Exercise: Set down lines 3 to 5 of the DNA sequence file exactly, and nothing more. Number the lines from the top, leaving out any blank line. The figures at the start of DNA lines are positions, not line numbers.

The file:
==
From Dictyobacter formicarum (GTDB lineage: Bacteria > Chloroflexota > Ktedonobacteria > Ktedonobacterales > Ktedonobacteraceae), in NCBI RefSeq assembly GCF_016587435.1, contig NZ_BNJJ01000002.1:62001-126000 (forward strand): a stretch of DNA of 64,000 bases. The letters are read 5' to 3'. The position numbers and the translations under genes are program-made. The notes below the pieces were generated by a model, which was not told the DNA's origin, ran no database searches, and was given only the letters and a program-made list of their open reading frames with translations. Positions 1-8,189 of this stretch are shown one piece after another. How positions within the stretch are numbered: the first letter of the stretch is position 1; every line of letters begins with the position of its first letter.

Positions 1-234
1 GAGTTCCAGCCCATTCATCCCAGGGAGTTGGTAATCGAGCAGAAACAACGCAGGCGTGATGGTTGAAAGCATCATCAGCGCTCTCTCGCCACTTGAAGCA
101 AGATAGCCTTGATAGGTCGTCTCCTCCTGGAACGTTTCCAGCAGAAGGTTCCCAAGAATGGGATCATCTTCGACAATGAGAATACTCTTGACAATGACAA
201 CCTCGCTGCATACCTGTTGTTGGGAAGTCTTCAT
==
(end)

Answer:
1 GAGTTCCAGCCCATTCATCCCAGGGAGTTGGTAATCGAGCAGAAACAACGCAGGCGTGATGGTTGAAAGCATCATCAGCGCTCTCTCGCCACTTGAAGCA
101 AGATAGCCTTGATAGGTCGTCTCCTCCTGGAACGTTTCCAGCAGAAGGTTCCCAAGAATGGGATCATCTTCGACAATGAGAATACTCTTGACAATGACAA
201 CCTCGCTGCATACCTGTTGTTGGGAAGTCTTCAT